The Student Prince (1954)

106-107 or 109 mins | Musical, Romance | 25 June 1954

Director:

Richard Thorpe

Producer:

Joe Pasternak

Cinematographer:

Paul C. Vogel

Editor:

Gene Ruggiero

Production Designers:

Cedric Gibbons, Randall Duell

Production Company:

Metro-Goldwyn-Mayer Corp.
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HISTORY

In 19 Jan 1951, HR announced that Vic Damone would star in the film, and in Jul 1951 reported that Robert Z. Leonard would direct, and Jane Powell and Ricardo Montalban would have the leading roles. News items in the trade publications reveal the following additional information about the film's production history: The Student Prince first went into production in Aug 1952, with Curtis Bernhardt as director and singer Mario Lanza in the role of "Prince Karl Franz." However, Lanza, who had already recorded the prince's songs for the film, failed to show up for the first day of production. M-G-M suspended Lanza on 20 Aug, threatening legal action and, under the provisions of Lanza's studio contract, preventing the singer from performing on his weekly radio program on NBC. The suspension was lifted when Lanza came in for wardrobe tests on 22 Aug, and he was permitted to appear on his radio show that evening. Production was rescheduled for 25 Aug, but Lanza again failed to report for work and was immediately placed back on suspension. News items in HR , LADN and Var suggested variously that Lanza was boycotting work because of financial difficulties stemming from bad investments, personal problems or a contractual dispute with the studio, although the singer's agent company, MCA, told Var that money was not at issue.
       On 2 Sep 1952, M-G-M announced that it would abandon the film, adding that it had already incurred more than $700,000 in pre-production costs. After meeting with Lanza, however, the studio decided to give him one more opportunity to appear ... More Less

In 19 Jan 1951, HR announced that Vic Damone would star in the film, and in Jul 1951 reported that Robert Z. Leonard would direct, and Jane Powell and Ricardo Montalban would have the leading roles. News items in the trade publications reveal the following additional information about the film's production history: The Student Prince first went into production in Aug 1952, with Curtis Bernhardt as director and singer Mario Lanza in the role of "Prince Karl Franz." However, Lanza, who had already recorded the prince's songs for the film, failed to show up for the first day of production. M-G-M suspended Lanza on 20 Aug, threatening legal action and, under the provisions of Lanza's studio contract, preventing the singer from performing on his weekly radio program on NBC. The suspension was lifted when Lanza came in for wardrobe tests on 22 Aug, and he was permitted to appear on his radio show that evening. Production was rescheduled for 25 Aug, but Lanza again failed to report for work and was immediately placed back on suspension. News items in HR , LADN and Var suggested variously that Lanza was boycotting work because of financial difficulties stemming from bad investments, personal problems or a contractual dispute with the studio, although the singer's agent company, MCA, told Var that money was not at issue.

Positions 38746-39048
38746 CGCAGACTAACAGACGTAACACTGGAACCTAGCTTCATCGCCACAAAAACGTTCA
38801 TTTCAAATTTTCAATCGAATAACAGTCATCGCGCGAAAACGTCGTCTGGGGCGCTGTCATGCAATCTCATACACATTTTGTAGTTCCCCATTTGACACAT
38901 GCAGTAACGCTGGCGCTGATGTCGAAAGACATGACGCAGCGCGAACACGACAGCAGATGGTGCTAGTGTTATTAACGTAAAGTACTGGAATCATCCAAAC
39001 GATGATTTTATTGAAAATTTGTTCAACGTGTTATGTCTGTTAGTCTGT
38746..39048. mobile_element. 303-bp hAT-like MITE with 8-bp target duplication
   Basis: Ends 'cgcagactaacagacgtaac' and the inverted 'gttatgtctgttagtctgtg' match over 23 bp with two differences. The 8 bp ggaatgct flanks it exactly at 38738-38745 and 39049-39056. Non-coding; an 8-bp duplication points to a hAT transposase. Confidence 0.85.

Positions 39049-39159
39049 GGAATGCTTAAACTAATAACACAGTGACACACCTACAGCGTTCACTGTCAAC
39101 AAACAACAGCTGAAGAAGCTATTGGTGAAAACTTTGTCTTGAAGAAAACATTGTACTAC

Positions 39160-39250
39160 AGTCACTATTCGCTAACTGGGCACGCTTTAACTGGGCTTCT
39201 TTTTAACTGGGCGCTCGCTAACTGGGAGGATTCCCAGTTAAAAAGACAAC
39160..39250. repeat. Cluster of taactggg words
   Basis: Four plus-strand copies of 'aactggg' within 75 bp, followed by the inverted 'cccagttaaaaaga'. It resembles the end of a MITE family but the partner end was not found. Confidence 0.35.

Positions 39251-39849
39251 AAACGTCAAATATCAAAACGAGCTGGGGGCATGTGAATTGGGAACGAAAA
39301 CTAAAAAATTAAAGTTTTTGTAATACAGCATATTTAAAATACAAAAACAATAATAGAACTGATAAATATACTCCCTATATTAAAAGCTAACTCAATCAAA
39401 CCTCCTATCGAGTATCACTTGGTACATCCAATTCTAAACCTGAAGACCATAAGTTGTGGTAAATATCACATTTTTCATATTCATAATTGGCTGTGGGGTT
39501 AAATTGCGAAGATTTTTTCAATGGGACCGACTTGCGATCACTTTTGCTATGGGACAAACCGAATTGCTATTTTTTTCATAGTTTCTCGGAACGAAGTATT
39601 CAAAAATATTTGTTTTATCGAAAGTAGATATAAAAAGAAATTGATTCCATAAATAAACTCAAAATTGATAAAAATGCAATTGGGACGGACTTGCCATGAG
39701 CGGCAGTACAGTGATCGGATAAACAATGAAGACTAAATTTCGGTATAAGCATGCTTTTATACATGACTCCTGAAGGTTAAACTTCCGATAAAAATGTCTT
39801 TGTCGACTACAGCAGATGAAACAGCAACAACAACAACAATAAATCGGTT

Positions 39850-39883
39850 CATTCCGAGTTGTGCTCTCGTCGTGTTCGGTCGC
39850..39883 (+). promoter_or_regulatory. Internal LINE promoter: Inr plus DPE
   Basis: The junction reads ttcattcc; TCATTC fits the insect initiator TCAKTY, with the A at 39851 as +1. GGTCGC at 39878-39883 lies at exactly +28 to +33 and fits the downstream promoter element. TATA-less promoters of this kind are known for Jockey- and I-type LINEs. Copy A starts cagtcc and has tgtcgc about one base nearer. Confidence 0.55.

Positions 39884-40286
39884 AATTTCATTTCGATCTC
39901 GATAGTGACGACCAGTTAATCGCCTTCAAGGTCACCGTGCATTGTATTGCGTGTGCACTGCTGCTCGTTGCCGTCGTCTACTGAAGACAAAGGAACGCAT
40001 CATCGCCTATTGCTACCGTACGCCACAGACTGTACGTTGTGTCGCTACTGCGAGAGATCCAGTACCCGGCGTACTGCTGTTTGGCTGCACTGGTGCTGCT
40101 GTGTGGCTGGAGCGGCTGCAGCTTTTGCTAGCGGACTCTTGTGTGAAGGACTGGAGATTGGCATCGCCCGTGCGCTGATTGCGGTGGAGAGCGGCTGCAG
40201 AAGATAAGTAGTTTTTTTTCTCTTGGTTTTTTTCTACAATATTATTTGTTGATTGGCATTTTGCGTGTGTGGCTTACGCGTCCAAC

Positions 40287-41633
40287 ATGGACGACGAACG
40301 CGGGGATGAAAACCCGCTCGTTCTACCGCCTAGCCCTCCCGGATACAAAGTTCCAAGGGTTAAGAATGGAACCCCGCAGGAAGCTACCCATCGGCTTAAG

On 2 Sep 1952, M-G-M announced that it would abandon the film, adding that it had already incurred more than $700,000 in pre-production costs. After meeting with Lanza, however, the studio decided to give him one more opportunity to appear in the film. When Lanza failed to report for work for the third time, M-G-M cancelled the production and sued Lanza for more than five million dollars for breach of contract. The suit was settled in May 1953, when Lanza gave the studio the right to use his pre-recorded songs and M-G-M withdrew its claim for damages. Modern sources allege that Lanza refused to appear because he disagreed with Bernhardt over the interpretation of the role and had tried unsuccessfully to have the director fired.